• Never begin an advocacy effort/strategy from a confrontational position unless the situation is an emergency and nothing else will be affective.
  • Try to verify an individual’s story before proceeding.  There are often several sides and perspectives – try to hear them all and let each party know you intend to talk to all sides and hear everyone’s view first.
  • If an issue is volatile take time to consider strategies and ramifications of actions. (Cooling off period.)
  • Be credible.  Make sure you have the facts.  Do your research before approaching agencies (or those in power or authority).
  • Know the right people to talk to about specific issues.
  • Know all sides of the issue.
  • Find out where the opposition is "coming from.”  Understand their reasons and positions as well as who else may share them.  
  • Identify common ground.
  • Identify other stakeholders, people we can make common cause with to build coalitions when appropriate.
  • Ask for the moon and accept the stars.  (Ask for the ideal solution but have a compromise position in mind.  Know what you are willing to give up and on what points you absolutely cannot compromise.)
  • Try to resolve problems at the lowest level but don’t hesitate to contact a higher authority if the problem is not resolved.  (Go through the chain of command.)
  • Put the issues in writing and keep a copy.  This should include your expectations about when you want a response and what steps you will take if you don’t get one.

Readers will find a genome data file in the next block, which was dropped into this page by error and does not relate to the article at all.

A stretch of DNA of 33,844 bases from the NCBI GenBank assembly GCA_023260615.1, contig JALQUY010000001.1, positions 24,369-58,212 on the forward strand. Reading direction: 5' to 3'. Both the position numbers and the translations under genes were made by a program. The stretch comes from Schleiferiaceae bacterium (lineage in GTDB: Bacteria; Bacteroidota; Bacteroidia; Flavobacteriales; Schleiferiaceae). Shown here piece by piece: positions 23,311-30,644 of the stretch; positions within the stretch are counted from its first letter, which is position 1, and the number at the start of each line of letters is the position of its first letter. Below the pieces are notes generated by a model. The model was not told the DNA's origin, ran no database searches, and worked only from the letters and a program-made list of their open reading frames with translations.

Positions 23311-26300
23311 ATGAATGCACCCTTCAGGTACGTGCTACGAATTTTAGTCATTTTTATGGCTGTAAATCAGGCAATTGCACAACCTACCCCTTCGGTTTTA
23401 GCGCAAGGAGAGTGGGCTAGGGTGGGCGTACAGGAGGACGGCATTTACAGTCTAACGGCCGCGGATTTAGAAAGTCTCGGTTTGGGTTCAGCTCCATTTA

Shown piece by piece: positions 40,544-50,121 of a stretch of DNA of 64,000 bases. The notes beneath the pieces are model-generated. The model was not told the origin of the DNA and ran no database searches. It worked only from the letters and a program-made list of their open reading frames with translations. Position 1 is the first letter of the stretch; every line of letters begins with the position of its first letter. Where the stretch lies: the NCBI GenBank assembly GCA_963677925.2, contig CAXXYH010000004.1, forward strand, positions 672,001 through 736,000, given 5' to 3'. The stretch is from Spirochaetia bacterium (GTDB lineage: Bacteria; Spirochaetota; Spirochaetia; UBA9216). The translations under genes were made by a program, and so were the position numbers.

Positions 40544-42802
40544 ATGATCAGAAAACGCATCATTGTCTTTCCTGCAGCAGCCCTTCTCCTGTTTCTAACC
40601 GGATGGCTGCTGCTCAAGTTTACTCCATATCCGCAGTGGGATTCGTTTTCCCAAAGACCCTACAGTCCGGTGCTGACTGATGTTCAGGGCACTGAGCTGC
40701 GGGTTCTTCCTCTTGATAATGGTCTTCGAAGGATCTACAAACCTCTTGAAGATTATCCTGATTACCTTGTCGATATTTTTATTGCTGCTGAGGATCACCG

• Always follow through on your timeline (especially if you make threats or promises).
  • Keep records (names, dates, notes from meetings, etc.).
  • Always attend important meetings with another person (witness).
  • When you get desired results, write a thank you letter or make another appropriate recognition.
  • Be systematic and well organized.  The more organized you are the better your chance of success.
  • Never forget the power of advocacy through infiltration.  When you join groups your issues become part of the group agenda, not merely “your” issues.
  • When all else fails, never forget the power of the media.  This should be used sparingly (usually as a last resort) and should be well considered.  This strategy can backfire because we never really know how the media will present an issue.  It can, however, also achieve great results.  Other times it has polarized public opinion against an issue.
  • Cultivate reporters.  Make an effort to congratulate or thank them for good stories that present people with disabilities and/or other related issues in a positive light (even if the story had nothing to do with your situation or agency).